Texas – 2019 – HB 3244 – Prohibition of Unlicensed Dyslexia Services

State of Texas

HB 3244 as currently written would outlaw the provision of private services for dyslexia of any kind except by persons licensed as multisensory structured language education (MSLE) therapists. We are strongly opposed to this law as presently worded.

Texas already has a system of licensing in place, and under a law passed in 2009 prohibited the use of the title “licensed dyslexia therapist” by unlicensed individuals, and licensing only MSLE providers. This law would go further by prohibiting the private provision of all forms of dyslexia intervention and remediation except by fully licensed Dyslexia Therapists, whether or not the intervention is based on MSLE. The bill does this by expanding the definition of “dyslexia therapy”.

Section 2 (2-b) of the bill defines dyslexia therapy as “the application of nonmedical principles, methods, and procedures for identifying, mitigating, or remediating dyslexia in individuals.”

Section 5 amends Section 403.101 of the state Occupations Code to provide that subject to certain exceptions, “a person may not engage in the practice of dyslexia therapy unless the person holds a license”.

Section 9 (b) provides “A person may not practice dyslexia therapy in a private practice setting, including a learning center or clinic, unless the person is a licensed dyslexia therapist.”

The provisions of the law do not apply to teachers employed in private or public schools, so this bill would do not impact or change the quality of in-school services available to dyslexic children in Texas.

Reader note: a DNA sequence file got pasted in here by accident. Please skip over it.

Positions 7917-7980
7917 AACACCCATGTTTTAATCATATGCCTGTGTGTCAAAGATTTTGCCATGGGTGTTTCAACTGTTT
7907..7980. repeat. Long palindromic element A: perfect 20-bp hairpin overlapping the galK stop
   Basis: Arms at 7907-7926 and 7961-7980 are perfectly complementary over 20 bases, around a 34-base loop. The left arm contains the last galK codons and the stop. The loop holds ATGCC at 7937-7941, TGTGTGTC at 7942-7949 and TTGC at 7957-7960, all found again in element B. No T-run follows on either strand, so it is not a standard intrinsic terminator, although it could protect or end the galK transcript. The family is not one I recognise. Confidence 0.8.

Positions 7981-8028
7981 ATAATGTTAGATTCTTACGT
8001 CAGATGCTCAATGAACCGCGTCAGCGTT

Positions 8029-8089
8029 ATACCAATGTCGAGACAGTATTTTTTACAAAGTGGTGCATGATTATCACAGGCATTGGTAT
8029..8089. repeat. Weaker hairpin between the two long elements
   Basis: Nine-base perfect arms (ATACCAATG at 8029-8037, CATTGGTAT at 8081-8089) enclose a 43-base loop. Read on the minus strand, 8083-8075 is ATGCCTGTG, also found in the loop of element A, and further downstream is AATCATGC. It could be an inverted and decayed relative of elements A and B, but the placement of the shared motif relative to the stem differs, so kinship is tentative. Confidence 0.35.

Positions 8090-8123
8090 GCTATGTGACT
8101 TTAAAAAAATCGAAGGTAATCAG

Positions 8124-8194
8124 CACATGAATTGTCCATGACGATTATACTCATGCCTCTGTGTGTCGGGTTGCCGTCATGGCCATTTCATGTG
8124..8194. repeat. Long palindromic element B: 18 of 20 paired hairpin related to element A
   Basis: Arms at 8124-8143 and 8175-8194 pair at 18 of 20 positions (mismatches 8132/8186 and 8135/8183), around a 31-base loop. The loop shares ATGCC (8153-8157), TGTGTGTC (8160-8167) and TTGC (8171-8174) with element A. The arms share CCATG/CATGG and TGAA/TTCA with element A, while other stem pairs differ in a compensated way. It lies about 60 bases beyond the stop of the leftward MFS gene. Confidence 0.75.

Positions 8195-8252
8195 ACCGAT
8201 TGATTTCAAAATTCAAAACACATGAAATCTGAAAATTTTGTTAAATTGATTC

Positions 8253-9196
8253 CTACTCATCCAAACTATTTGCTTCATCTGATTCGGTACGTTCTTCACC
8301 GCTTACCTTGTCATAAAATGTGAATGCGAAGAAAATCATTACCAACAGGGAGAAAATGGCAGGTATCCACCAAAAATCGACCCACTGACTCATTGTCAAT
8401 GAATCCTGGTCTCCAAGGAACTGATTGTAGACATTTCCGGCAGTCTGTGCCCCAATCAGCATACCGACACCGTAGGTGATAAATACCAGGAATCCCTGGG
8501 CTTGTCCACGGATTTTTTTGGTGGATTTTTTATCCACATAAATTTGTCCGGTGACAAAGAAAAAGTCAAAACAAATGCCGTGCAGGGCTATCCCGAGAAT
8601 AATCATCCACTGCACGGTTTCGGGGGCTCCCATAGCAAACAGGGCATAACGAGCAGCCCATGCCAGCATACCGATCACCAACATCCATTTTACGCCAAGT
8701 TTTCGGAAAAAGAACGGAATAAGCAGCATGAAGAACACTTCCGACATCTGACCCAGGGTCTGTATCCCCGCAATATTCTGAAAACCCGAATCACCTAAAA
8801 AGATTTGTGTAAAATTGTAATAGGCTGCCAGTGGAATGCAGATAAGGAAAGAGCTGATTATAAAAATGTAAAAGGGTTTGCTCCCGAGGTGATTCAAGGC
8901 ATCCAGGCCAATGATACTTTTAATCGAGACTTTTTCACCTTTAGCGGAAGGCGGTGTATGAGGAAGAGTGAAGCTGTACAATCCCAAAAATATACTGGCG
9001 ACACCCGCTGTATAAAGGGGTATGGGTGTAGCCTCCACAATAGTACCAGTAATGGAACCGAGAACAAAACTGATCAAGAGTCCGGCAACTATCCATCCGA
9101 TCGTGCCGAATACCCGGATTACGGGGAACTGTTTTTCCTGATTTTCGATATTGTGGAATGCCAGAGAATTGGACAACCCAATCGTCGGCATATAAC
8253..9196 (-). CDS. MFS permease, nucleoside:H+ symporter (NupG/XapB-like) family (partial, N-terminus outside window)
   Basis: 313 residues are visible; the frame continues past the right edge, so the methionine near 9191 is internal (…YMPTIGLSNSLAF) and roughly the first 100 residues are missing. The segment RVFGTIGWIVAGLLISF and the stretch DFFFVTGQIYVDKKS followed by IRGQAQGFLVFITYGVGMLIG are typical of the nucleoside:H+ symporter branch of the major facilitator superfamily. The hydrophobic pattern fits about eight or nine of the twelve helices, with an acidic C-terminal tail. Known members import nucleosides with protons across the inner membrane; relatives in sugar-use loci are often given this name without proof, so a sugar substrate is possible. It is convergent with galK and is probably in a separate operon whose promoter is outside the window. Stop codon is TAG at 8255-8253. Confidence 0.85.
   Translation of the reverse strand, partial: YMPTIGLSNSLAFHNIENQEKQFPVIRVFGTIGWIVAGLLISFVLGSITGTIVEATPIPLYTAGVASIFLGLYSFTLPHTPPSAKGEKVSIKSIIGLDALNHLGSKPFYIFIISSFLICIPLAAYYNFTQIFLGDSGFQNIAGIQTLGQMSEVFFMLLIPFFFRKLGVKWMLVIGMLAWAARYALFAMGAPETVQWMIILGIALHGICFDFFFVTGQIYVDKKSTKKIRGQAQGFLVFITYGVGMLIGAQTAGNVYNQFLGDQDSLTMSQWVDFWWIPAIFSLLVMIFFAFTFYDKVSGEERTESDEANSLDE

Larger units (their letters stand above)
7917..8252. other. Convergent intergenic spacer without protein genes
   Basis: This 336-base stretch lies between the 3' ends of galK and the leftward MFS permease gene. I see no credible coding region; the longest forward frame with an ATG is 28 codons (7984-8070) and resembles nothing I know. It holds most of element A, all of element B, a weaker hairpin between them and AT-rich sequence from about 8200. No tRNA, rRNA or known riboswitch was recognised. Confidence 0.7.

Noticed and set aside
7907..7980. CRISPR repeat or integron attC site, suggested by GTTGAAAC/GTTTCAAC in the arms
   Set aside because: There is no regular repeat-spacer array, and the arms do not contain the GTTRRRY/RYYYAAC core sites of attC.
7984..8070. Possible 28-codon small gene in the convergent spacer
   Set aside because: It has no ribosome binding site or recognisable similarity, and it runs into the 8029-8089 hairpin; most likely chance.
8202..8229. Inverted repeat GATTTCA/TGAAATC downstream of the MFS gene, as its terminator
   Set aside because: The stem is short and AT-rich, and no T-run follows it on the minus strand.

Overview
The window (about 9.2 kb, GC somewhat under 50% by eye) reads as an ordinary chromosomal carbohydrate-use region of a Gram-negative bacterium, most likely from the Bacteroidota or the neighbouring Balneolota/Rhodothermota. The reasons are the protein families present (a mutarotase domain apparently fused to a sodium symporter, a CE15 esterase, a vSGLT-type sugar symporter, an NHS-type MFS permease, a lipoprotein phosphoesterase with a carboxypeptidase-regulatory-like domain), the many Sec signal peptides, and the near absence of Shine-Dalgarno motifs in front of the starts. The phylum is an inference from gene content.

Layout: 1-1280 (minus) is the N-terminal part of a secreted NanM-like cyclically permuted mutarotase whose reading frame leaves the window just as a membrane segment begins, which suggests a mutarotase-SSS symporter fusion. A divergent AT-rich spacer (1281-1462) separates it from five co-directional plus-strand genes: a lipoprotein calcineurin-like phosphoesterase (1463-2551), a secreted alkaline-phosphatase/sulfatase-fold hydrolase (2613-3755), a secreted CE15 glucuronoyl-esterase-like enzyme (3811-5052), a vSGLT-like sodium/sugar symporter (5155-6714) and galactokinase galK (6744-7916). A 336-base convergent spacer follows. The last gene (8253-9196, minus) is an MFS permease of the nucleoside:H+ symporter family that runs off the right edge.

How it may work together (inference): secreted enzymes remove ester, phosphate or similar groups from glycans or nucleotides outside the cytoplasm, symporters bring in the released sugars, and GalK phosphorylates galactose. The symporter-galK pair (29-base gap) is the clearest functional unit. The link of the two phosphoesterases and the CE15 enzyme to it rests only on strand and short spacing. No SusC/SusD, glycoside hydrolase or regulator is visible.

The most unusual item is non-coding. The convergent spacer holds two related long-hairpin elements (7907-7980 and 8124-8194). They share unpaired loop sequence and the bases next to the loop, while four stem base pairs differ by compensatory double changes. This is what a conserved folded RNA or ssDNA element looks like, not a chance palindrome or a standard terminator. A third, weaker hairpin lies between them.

The effect of this bill would be to prevent adults and families in Texas from accessing any form of private intervention or support services for dyslexia except for the one type of tutoring. This would include services such as the following programs currently available through dedicated learning centers established in Texas:

  • Lindamood Bell Seeing Stars ®
  • Lindamood Bell Visualizing and Verbalizing (V/V ® )
  • Lindamood Phoneme Sequencing ® (LiPS ® )
  • Brain Balance (available at Brain Balance Achievement Centers)
  • LearningRx Brain Training
  • Services from Dyslexia Institutes of America

The law would also prohibit separate programs and approaches offered by qualified private individuals or at multi-service learning centers, such as the following:

  • Davis ® Dyslexia Correction
  • Barton Reading & Spelling System
  • Phono-Graphix
  • PACE Cognitive Training

Additionally, this law would prohibit individual tutors from offering support to students using untitled or unbranded techniques, or based on their own experience — this would include many who are retired teachers with years of experience, even as reading specialists — but without the specific MSLE training that has only recently been standardized.

Action Alert: This bill is currently pending in the Texas House Committee on Public Education. You can click the link for a list of all committee members. If you live in Texas, please call or write your representatives to register your feelings about this bill.

6 thoughts on “Texas – 2019 – HB 3244 – Prohibition of Unlicensed Dyslexia Services”

  1. Licensed Academic Language Therapists must go through a rigorous 2 year program and clock 700 hours to be eligible to take the licensing test.
    I am unaware of any other DYSLEXIA SPECIFIC training programs that are this stringent.
    How would Dyslegia propose to change the wording of this bill to preserve the integrity of MSLE training?
    I am not disputing that there is a “one size doesn’t fit all” premise regarding dyslexia remediation. I do have serious concerns as to the wording of this bill because the abolishment of licensing for dyslexia therapists, in my opinion, opens the doors for anyone to claim that he/she is trained to service dyslexic individuals (one weekend training program vs. two years of school/training).
    Back to my question, what wording changes to the bill would Dyslegia suggest in order to prevent this catastrophe?